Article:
By Sarah Pridgeon
If you ever find yourself in need of a British driver’s license, you might want to head for my home town. The latest statistics show that more learner drivers pass their test in my old stomping grounds than almost anywhere else on the isles.
The experts believe these improved driving skills to be related to the rural nature of my hometown, which is something those of us who prefer to live surrounded by nature already know.
I’m talking in relative terms, of course. As I’ve mentioned, the combined towns of Poole and Bournemouth boast the same population of Wyoming, all squished up into a few square miles with a park in the middle and a beach at the end. To you, dear reader, that will hardly seem to qualify for the descriptive of “rural”.
But it is more rural than a city such as London, where taxi drivers must pass a near-mythical test called The Knowledge before they’re allowed behind the wheel of an iconic black cab. Without The Knowledge, the chances are remote of making it to a destination without heading up at least six dead end roads and getting stuck on the giant one-way system that encircles the entire town of Kingston-Upon-Thames.
No British towns match up to American city-building standards – a “block” is a foreign concept in a land where cities have grown over the space of a thousand years. What started as a thatched cottage with a pig in the yard and a neighbor across the way could now be a sprawling metropolitan area, and nobody was thinking clearly enough back then to make sure the road between the two was straight.
It’s stressful, quite frankly. There’s a reason my first car died of neglect at the side of the road: I was too frightened to drive it anywhere and too poor to pay the parking charges when I arrived.
I’ve always giggled quietly to myself when a Wyomingite acts as my chauffeur. Inevitably, at some point along the journey, they will complain about how bad the traffic has become. In almost every case, we are looking upon no more than three other vehicles.
This, for a learner driver back home, would seem like a gift from Heaven. The roads of my home county are covered in cars from one end to another – merging onto a main street can take days.
This may explain why the local paper is celebrating an achievement that doesn’t seem that spectacular to the outside eye. According to the Driver and Vehicle Standards Agency, 55 percent of learners in Bournemouth and 56 percent in Poole passed their test between April and September last year.
Yep, you read that right – not much more than one in two. This is because the British driving test is unnecessarily difficult from start to finish. We are so snotty about our test, in fact, that your driver’s license is not valid in my country.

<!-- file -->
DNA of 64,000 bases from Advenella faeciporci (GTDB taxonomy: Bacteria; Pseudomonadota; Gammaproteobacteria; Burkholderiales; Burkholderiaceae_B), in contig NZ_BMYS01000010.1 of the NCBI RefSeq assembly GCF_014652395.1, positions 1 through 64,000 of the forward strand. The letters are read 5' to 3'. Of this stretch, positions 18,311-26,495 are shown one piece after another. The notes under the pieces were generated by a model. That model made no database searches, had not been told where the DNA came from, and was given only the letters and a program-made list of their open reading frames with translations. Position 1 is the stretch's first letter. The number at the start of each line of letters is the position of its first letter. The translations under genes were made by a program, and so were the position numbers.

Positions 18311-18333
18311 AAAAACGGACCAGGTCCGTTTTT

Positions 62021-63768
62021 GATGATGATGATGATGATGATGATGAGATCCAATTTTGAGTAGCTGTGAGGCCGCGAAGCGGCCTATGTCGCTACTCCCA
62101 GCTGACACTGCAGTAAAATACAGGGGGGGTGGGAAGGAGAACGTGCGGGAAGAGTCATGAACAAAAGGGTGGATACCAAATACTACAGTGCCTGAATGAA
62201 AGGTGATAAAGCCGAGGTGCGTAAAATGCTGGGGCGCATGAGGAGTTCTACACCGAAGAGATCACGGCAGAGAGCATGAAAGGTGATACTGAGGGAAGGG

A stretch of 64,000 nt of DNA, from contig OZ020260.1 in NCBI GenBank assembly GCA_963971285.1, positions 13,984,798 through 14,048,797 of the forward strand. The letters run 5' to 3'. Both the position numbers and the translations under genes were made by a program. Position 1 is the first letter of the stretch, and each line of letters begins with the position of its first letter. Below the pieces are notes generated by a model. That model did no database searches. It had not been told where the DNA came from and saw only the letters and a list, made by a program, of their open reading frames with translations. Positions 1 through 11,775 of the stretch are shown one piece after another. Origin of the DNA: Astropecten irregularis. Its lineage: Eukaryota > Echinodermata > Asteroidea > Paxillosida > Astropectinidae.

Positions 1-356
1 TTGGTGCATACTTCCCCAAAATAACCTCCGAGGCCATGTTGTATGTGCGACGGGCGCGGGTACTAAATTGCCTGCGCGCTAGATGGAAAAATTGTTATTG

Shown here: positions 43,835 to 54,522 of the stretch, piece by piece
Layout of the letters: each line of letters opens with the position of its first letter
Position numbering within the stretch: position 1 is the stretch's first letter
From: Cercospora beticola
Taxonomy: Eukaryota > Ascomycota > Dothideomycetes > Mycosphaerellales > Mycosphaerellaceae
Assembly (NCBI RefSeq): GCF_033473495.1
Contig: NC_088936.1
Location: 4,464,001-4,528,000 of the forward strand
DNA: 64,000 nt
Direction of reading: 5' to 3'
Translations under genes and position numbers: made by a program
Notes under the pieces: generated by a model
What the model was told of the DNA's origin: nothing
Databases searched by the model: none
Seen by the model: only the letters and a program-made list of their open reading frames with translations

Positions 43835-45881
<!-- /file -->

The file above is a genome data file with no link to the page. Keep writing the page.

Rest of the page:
First you must pass a written test, for which you must get a score of 86 percent. This number was higher when I took it (I think it was about 95 percent, but my brain has tried to block the memory of that particular trauma).
That would have been fine, except my studies of the Highway Code turned out to be unhelpful. Typically for my luck, my randomly generated questions included the wild-card weird ones the government must have tacked on for a giggle.
For example, one of my questions was: in which lane of a roundabout should a sheep travel? Exactly what life experience would I have had as a town dweller at the age of 17 to know the answer to that?
I failed, predictably, but did better the second time. Then it was on to round two: the practical.
Unlike over here, where the lady who conducted my test was one of the loveliest people in Wyoming, the examiners in Britain are stony-faced and harsh. One must complete three maneuvers from a range that includes reversing around a corner and a three-point turn as well as an emergency stop, all while following instructions on an extended journey throughout the region without causing any problems for traffic or making any mistakes.
The worst part? One fault and you’ve failed, but the examiner will remain silent and still make you complete the test. This means you could muck things up in the first five minutes but still have to shiver and shake your way through 40 minutes of the examiner’s company before they’ll tell you the bad news.
My father failed his practical test, he says, because he made the mistake of proudly taking the company car to the test center – a posh Mercedes. Unfortunately, he forgot to figure out where the windshield wipers were; I’m told the examiner was white as a sheet by the time he was done.
I failed my first test because I worked myself up into a state well before I got in the vehicle. Fortunately, my savvy instructor told me that taking two pain relievers before my second test would reduce my adrenalin; it was nonsense, but I sure did better with the help of that placebo effect.
I can’t help but feel the cold fingers of dread on finding out that UK authorities have just made changes that increase the difficulty even further. Now, those poor learners must drive for 20 minutes without any input from the examiner at all (presumably straight towards the nearest liquor store) and follow instructions from a GPS device for 20 minutes (which, as we all know, is hard enough when you’re a seasoned driver and is bound to see an increase in learners sailing straight off a cliff into the sea).
They must also explain certain details of their vehicle, such as how to test the brakes and de-mist the windows while driving, all while trying to concentrate on not making any mistakes. Thank goodness my British license doesn’t expire until I’m in my 80s – I’m pretty sure I’d fail if I tried that test right now.